Barbara: The reward system in higher education doesn’t necessarily give the faculty an opportunity to get out there, through travel, etc. We encourage co-ops, internships, and apprenticeships of our students, but we don’t always provide that opportunity to faculty. So, the reward systems also need to adjust. This doesn’t just sit on the academic side. Some of you are asking how do I set up an advisory board, how to do engagement? Talk to your alumni office, talk to the fundraising people. People want something they can get in a shorter period of time. They want it stackable in some cases. In other cases, they already have degrees. There are experts who are offering it and they want it to result in something. This is a new continuing education. Yet at many institutions, the continuing education and the rest of the university or college are very separate. Intercampus interaction is critical.
Belle: We have two opportunities for faculty and staff to get to find out what’s going on. First of all, because as you said, Barbara, they don’t often get to travel. And so this is one way they can. We have a Summer Institute, the whole focus of which is how to develop student learning outcomes and how to assess whether they’re effective and what we do with the results after you get them. I think that’s where part of this starts, because faculty often have difficulty translating workforce certifications into credit instruction. That’s what they’re being asked to do—until we come up with a transcript just for workforce, things are still going to be filtered through the credit side of the house.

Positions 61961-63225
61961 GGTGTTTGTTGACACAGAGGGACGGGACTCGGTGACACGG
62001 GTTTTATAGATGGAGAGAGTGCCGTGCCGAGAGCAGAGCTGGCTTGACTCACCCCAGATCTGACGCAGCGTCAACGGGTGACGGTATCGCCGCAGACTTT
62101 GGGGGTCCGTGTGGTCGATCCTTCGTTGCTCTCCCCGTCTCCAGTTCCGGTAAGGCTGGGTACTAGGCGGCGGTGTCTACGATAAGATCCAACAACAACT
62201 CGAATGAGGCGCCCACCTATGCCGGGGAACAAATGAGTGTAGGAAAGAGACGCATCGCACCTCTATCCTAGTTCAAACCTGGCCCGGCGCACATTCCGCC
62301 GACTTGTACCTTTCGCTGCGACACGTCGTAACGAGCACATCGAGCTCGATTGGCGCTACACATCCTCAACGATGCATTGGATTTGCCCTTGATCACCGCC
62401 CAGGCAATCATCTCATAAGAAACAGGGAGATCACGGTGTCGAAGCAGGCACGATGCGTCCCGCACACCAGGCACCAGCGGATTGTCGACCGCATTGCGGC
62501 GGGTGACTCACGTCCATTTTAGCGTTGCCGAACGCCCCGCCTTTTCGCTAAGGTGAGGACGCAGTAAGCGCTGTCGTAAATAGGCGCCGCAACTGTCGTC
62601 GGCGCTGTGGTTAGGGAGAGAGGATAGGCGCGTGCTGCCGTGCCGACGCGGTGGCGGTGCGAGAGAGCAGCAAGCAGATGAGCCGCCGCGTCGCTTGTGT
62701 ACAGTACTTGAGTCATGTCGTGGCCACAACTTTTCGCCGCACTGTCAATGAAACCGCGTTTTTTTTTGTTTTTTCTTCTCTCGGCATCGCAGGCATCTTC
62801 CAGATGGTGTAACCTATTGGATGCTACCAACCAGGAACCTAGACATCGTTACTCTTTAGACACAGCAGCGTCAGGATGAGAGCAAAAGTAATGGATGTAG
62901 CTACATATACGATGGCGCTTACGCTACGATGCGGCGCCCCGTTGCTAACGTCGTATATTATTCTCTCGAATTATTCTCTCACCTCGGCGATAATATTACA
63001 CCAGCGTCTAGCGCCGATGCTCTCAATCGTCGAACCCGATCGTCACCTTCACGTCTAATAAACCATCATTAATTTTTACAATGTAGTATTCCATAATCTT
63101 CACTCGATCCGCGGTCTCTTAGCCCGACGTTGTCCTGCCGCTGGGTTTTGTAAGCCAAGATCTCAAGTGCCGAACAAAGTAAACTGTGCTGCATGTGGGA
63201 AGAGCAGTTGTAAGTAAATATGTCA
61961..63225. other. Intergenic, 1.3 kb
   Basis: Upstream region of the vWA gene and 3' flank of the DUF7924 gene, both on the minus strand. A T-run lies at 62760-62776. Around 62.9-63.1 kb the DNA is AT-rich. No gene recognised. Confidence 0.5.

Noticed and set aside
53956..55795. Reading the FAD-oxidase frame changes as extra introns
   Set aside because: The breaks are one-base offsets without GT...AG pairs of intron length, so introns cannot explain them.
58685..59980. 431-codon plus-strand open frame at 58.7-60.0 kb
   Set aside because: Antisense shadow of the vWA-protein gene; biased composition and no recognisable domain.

At our annual meeting, we also broach these subjects and have workshops from institutions that are already involved. Last year the president of Credential Engine came to talk to our presidents about what’s going on out there. We had workshops on which institutions are already involved in that. Part of this is trying to avail yourself of information available on what else is going on out there. The bigger challenge as an institutional accreditor is stepping on the toes of programmatic accreditors when we make too many rules and regulations about how to be responsive for these particular kinds of certifications. The conversations we have when an institution is out of compliance with one of our standards is to share that information with the programmatic accreditor and vice versa, is one of the ways that we stay in communication with each other to know what our institutions are actually doing.
The discussion continues in Part 3 along with some key takeaways, see here.
Author’s Note: Holly Zanville is Co-Lead at Credential As You Go. For more information about their work, please feel free to connect with her on LinkedIn.